Transaction replication is typically used when replicating data between servers. Transaction replication is also the preferred method for replicating large amounts of data or when very low latency between the publisher and subscriber is required. Transaction replication is capable of functioning when the publisher or subscriber is a non-SQL Server database, such as Oracle.
Transaction replication can be configured with a number of different publication types, one of which is peer-to-peer transactional replication. In peer-to-peer replication, data can be maintained across a number of servers, or nodes, within the replication topology. Although transaction replication is typically used to scale out read-intensive applications, it is also possible for updates to take place within each node in the topology.
Traditionally, it has been very important to avoid conflicts for peer-to-peer replication by ensuring that the same record could not be updated on many nodes at the same time. Although it is still important to ensure that conflicts don’t occur, SQL Server 2008 introduces the ability to perform conflict detection within a peer-to-peer topology. When a conflict is detected within the topology, the Distribution Agent will report a critical error, and the conflict will need to be handled manually before the topology returns to a consistent state. Although not ideal, this solution does provide an extra layer of protection by ensuring that transactions are not lost as a result of conflicts within a peer-to-peer topology.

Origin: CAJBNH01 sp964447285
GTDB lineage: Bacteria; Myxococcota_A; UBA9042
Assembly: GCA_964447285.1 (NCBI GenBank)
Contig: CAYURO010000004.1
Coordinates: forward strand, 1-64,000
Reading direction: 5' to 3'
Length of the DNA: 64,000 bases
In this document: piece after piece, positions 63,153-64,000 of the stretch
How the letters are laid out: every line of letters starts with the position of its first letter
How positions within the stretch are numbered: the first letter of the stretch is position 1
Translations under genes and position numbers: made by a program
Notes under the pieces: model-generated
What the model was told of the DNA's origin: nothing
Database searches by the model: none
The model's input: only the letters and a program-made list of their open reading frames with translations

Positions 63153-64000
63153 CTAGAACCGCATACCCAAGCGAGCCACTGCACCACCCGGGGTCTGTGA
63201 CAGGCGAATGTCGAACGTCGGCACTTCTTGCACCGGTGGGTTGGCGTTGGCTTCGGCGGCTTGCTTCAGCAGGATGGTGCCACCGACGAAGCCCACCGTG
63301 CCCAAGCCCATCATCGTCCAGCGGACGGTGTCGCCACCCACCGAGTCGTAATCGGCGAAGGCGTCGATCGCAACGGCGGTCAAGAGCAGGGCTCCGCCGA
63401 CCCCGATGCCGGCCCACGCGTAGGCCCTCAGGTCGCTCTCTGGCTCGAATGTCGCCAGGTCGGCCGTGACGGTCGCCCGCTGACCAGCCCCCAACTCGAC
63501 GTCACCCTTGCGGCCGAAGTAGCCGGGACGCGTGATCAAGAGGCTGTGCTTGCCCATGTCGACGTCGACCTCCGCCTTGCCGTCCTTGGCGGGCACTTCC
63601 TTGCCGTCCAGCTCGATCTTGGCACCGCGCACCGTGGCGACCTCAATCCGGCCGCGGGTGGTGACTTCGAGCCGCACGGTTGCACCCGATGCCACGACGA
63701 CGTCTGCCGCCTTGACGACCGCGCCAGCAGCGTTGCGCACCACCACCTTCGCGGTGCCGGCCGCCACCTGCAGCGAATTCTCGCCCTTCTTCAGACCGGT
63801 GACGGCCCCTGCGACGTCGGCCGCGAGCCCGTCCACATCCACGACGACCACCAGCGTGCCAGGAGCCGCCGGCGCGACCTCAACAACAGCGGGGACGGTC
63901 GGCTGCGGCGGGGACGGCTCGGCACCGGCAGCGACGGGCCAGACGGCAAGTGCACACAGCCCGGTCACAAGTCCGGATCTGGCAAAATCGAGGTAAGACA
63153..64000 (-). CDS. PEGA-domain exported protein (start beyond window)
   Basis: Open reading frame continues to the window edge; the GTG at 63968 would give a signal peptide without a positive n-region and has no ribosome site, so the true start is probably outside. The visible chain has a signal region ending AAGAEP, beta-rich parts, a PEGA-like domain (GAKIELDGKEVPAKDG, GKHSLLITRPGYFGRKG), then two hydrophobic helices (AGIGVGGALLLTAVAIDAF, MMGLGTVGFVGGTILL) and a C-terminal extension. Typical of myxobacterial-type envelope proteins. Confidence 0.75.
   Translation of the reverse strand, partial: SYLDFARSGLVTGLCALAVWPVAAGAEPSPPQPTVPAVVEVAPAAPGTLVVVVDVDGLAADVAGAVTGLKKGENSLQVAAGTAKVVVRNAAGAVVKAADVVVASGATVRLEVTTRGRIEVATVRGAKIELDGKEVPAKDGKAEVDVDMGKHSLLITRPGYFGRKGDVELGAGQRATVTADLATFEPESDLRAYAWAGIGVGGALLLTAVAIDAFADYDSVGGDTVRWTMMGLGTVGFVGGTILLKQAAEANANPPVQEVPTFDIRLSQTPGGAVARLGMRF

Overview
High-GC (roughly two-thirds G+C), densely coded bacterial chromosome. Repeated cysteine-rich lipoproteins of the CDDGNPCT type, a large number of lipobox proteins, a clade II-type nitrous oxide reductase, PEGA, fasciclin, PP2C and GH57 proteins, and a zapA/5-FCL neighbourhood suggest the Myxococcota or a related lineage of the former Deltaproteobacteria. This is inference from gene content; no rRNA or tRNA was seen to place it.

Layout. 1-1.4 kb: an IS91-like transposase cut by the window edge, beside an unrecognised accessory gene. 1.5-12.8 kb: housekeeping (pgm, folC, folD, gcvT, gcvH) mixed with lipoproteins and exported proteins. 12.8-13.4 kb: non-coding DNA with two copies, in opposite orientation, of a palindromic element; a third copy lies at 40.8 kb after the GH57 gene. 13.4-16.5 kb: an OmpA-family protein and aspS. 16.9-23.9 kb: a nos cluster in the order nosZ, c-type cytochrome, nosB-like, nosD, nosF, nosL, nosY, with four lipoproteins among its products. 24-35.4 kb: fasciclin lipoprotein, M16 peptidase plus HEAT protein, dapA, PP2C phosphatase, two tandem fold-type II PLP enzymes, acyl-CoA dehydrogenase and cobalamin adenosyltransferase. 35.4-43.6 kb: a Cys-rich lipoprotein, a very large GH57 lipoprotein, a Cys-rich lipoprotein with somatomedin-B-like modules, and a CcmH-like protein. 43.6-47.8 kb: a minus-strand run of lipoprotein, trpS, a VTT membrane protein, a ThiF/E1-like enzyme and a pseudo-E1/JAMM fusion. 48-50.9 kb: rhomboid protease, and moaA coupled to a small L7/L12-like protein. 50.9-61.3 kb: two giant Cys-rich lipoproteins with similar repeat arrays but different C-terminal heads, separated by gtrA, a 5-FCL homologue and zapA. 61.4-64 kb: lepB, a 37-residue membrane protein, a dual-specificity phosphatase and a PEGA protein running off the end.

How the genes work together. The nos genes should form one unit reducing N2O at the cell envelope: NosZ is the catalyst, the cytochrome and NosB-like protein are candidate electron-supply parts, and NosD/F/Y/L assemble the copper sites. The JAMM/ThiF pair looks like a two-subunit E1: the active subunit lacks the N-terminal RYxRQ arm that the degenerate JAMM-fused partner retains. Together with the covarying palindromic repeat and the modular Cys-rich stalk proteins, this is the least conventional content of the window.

A new Peer-to-Peer Topology Wizard makes the configuration of peer-to-peer topologies ridiculously easy. Once an initial publication is created on one of the nodes within the topology, you can use the wizard to graphically configure the remaining nodes within the topology.
Peer-to-Peer Topology Wizard
Replication and Mirroring
There may be times when replication will make more sense than database mirroring for your data availability needs. For example, if you want a scale-out, read-only reporting solution, peer-to-peer replication is a much better solution than mirroring, since replication can support many peers in its topology. With mirroring, you can have only a single mirror. However, replication does not natively support failover transparently, as mirroring does. You must write your applications in such a way to understand failures in a replicated environment. Plus, replication is at the Data Manipulation Language (DML) level, while mirroring is at the log level, so you may find that mirroring has better performance in certain scenarios.
That said, you can combine mirroring and replication. You could replicate the principal using replication or even log shipping. However, this introduces a bunch of complexities that you may not want to deal with. For example, if the principal fails over and then comes back up as the mirror, replication will break, since the database will not be readable.
SQL Server 2008 Related Interview Questions